If being saved has some kind of feeling involved some Christians experience feelings of great joy and gladness when they first accept the Lord. Others may not have these feelings of great joy and these get discouraged by their lack of emotions and wonder have they been really saved?
The Bible tells us that salvation is not built on feelings rather it is built on knowing Christ (Ephesians 2:20). The Christian doesn’t establish his faith on feelings rather than facts. The Christian’s experience is set primarily on the Truth (John 16:13).
Christians are called to be spiritual people (Galatians 6:1). We are “partakers of…spiritual things” (Romans 15:27). We are to “walk by faith, not by sight” (2 Corinthians 5:7). We must “worship the Father in spirit” (John 4:23-24). We are building a “spiritual house…to offer up spiritual sacrifices” (1 Peter 2:5).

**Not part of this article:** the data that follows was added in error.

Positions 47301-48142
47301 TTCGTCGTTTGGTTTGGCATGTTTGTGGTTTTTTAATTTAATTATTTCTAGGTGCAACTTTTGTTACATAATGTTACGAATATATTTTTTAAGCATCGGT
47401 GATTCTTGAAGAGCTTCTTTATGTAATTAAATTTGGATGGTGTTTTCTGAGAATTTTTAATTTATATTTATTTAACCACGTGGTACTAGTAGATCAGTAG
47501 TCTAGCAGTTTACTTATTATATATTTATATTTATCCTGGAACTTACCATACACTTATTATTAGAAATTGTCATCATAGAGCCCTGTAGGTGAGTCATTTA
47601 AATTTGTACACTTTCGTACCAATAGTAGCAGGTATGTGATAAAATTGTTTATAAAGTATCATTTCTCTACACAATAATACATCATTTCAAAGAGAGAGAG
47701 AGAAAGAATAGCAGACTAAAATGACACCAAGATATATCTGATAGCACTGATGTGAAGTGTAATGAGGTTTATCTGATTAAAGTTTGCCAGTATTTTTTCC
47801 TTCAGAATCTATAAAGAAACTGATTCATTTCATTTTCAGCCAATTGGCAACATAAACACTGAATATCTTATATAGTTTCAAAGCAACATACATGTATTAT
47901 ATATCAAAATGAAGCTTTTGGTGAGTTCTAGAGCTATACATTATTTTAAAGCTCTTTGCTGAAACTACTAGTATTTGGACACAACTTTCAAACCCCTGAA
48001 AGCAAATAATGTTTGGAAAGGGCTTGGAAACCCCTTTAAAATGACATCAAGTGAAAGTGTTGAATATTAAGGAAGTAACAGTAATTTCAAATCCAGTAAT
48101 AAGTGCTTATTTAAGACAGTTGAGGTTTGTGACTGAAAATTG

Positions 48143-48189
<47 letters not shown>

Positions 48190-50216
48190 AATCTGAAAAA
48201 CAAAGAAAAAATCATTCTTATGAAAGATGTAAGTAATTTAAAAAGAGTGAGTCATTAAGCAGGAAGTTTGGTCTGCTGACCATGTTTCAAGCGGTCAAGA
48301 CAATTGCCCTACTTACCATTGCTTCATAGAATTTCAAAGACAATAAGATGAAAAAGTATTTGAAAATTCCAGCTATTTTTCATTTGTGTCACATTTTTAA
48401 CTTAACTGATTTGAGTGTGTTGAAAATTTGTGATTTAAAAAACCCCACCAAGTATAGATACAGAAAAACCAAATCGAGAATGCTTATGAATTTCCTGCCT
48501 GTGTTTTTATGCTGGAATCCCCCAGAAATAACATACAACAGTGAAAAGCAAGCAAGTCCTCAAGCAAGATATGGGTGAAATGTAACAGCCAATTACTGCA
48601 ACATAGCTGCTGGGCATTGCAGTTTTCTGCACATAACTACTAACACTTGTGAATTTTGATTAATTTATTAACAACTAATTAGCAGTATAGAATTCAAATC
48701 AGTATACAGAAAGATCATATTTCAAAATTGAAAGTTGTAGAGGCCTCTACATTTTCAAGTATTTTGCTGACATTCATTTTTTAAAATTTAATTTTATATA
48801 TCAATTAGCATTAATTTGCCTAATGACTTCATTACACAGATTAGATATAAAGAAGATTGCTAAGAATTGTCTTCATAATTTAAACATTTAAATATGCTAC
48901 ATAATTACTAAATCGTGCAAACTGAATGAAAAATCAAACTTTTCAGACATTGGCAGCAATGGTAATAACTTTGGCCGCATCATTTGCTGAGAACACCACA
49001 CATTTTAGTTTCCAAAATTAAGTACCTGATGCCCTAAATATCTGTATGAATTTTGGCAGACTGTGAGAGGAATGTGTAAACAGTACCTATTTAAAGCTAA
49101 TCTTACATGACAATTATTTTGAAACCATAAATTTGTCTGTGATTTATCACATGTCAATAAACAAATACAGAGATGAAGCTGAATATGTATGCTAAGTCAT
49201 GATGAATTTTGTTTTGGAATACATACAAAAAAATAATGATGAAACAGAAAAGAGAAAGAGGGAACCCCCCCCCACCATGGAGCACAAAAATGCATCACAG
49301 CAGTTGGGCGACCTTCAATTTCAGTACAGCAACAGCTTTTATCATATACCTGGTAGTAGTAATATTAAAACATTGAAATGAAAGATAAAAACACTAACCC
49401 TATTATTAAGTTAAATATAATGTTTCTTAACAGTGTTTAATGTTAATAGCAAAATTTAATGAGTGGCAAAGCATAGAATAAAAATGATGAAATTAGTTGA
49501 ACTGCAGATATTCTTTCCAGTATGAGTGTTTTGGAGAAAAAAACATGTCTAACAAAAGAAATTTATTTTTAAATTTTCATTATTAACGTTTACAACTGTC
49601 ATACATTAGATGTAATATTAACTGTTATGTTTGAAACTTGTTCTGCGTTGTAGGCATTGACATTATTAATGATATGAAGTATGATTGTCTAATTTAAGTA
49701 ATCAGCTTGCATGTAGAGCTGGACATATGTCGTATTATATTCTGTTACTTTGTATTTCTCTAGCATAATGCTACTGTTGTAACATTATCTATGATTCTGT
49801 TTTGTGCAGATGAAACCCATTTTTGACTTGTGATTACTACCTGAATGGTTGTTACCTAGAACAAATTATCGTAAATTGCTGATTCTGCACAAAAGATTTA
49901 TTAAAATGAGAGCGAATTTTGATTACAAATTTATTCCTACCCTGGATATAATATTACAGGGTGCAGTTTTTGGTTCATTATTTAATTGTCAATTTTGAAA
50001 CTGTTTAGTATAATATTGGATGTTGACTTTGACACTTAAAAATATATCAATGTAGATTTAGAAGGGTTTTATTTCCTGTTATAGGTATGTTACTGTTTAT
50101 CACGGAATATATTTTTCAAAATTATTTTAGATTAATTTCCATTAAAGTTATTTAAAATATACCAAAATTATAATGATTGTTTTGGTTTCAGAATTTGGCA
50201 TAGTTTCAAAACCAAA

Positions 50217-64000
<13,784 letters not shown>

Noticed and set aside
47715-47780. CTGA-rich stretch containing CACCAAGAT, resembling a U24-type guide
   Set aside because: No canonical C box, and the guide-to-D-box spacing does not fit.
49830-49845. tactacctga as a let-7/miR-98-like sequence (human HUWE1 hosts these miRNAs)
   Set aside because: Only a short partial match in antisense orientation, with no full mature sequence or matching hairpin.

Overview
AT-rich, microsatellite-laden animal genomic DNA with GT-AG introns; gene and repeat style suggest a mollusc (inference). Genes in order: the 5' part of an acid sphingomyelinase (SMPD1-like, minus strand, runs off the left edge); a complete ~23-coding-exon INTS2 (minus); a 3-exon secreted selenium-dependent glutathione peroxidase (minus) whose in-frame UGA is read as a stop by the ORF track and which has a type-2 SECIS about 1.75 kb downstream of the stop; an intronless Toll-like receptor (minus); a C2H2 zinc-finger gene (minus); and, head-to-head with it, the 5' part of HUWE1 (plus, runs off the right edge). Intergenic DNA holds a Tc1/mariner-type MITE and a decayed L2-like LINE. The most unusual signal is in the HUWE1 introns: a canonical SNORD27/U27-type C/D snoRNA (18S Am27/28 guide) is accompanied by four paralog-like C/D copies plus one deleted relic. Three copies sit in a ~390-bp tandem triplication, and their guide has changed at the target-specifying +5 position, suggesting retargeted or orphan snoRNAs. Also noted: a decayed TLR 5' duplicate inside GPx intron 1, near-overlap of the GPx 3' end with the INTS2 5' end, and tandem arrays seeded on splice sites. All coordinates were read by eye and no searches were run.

Israel had “a zeal for God, but not according to knowledge” (Romans 10:2). The Holy Spirit educates the mind to accept God’s call (Acts 2:14-37). Therefore, we get saved after we have “come to the knowledge of the Truth” (1 Timothy 2:4) and “receive with meekness the implanted word” (James 1:21). And we rejoice after receiving the Word of God (Acts 8:26-39).
The Christian praises God with his feelings “with uprightness of heart” but only after learning God’s righteous judgments (Psalm 119:7). Worship and adoration comes after the knowledge of the truth (John 4:24; 17:17). And we can be spiritual after accepting “the sword of the Spirit, which is the word of God” (Ephesians 6:17) and learning “the fruit of the Spirit” (Galatians 5:16-6:1).
So, should the truth stir our souls with feelings? Sure. But, Christianity should not be rooted in feelings. Christianity is grounded in God’s Word. Our salvation is dependent on knowing God’s will. The Bible states that “Faith comes by hearing, and hearing by the word of God” (Romans 10:17).
In His service,